Everglades Wins Big

| Tue Jun. 24, 2008 9:07 PM EDT

333px-Historic_Everglades_Regions.jpg The state of Florida has pledged to buy up sugarcane farms to help restore the flow of the Everglades. For a bargain $1.75 billion, US Sugar will relinquish 300 square miles of its holdings south of Lake Okeechobee over the next six years.

Great news for the people of Florida, as well as for birds, alligators, crocodiles, and manatees. The agreement comes between Republican Governor Charlie Crist and US Sugar, reports the Miami Herald. It's at least partially the result of the South Florida Water Management District board voting seven months ago against the practice of backpumping (pdf) dirty farm runoff into Lake Okeechobee, which then flows south into the Everglades.

That vote was the result of a 2007 court victory by Earthjustice, when a federal judge ruled that backpumping violated the Clean Water Act.

The buy-out of US Sugar will not end the Everglades' troubles. Another 500 square miles of sugarcane farms owned by other companies remain in production. Yet the deal marks a revival of the Everglades restoration effort, the largest of its kind in the world, aimed at undoing flood-control projects that have been killing the Everglades for decades.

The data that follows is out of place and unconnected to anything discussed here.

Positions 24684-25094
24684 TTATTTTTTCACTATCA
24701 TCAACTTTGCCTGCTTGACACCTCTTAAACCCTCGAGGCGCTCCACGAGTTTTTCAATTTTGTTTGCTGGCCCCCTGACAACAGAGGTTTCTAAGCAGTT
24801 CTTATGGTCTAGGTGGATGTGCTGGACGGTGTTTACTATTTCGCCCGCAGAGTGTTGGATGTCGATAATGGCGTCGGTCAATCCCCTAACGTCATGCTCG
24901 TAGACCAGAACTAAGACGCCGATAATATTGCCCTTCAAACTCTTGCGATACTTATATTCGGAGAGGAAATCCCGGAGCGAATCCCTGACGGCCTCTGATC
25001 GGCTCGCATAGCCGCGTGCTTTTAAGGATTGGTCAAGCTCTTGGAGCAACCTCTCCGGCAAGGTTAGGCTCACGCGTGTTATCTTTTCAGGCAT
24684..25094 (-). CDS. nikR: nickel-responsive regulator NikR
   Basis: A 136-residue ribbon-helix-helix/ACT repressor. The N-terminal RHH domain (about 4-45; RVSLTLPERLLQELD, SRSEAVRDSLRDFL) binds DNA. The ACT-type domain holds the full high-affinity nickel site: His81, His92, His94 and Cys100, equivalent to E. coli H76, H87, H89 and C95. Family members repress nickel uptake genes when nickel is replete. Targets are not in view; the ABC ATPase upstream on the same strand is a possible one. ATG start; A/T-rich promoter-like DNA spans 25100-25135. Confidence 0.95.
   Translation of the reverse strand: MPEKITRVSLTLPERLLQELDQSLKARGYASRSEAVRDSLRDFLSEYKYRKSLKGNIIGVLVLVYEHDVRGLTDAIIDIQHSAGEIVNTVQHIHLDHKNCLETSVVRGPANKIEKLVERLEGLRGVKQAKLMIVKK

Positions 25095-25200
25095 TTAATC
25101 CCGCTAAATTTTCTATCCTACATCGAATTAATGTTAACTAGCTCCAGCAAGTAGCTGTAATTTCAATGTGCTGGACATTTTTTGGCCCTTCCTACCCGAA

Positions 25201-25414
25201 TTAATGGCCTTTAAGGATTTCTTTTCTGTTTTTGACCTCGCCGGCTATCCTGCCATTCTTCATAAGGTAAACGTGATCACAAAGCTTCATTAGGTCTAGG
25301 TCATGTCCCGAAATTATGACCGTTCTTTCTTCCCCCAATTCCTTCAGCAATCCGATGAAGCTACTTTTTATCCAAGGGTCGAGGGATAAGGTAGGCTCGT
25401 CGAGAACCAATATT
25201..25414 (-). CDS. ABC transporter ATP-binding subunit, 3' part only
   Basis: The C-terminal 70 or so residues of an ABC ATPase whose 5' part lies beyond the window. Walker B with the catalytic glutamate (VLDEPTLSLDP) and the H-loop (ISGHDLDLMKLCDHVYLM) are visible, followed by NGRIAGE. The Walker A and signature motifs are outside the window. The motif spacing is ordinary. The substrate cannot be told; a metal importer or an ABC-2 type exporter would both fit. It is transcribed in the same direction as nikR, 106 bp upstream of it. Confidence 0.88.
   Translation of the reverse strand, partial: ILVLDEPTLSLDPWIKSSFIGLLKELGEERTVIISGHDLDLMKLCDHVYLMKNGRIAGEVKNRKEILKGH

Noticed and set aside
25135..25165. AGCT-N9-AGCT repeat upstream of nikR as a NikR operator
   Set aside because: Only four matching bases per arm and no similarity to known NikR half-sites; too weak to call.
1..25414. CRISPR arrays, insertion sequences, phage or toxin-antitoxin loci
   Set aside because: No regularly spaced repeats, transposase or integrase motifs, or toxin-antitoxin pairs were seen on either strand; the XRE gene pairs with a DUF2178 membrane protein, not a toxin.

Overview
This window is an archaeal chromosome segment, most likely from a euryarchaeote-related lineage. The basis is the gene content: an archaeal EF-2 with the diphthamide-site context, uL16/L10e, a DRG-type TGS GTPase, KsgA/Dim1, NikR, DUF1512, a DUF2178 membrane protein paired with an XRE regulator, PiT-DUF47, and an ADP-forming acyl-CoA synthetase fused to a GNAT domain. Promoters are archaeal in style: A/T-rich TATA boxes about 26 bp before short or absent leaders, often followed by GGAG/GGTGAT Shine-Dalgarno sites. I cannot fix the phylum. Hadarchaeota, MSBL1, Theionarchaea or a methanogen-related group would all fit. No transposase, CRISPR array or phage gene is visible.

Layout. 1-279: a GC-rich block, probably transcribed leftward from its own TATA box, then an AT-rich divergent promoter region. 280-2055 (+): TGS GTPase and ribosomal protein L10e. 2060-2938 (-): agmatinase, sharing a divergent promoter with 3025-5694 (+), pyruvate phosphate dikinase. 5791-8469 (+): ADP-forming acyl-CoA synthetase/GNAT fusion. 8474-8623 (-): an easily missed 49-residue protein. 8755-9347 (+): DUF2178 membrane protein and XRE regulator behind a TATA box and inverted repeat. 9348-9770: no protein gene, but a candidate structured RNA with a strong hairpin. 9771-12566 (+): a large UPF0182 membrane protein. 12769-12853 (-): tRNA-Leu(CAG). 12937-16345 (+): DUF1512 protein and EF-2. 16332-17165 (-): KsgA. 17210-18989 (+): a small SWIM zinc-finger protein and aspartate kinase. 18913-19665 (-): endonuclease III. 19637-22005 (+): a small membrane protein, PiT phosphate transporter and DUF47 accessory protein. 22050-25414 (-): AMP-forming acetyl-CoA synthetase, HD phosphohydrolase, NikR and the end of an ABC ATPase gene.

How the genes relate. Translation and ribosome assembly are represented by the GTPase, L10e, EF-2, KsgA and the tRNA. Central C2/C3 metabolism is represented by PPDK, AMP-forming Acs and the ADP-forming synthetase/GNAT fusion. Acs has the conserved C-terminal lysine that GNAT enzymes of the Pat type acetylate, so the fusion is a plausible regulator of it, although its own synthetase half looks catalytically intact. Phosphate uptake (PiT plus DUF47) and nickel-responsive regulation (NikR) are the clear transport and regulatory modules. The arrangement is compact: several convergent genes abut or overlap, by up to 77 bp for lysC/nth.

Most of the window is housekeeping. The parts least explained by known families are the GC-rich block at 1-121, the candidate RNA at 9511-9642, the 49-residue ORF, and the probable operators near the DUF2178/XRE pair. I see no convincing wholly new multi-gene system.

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I spent a lot of years, years ago, in the Everglades making a documentary for Nature. Once this lush ecosystem flowed like a river, the aptly-named River of Grass. If the Crist-US Sugar deal is actually signed in September, the clock will roll backwards 100 years, giving many endangered species the first hope of survival in as many years. US Sugar's 1,700 employees, meanwhile, have been promised retraining by the state of Florida.

It should be noted, however, that the impact of increased flows is less clear for ecosystems further downstream, in Florida Bay and the Florida Keys. The Everglades flow is being monitored mostly for phosphorus levels. The seawater end of the system needs equal monitoring for nitrogen levels. If not, expect a bigger dead zone to develop. The lesson: we need to clean all waters of more crap.

Julia Whitty is Mother Jones' environmental correspondent, lecturer, and 2008 winner of the Kiriyama Prize and the John Burroughs Medal Award.

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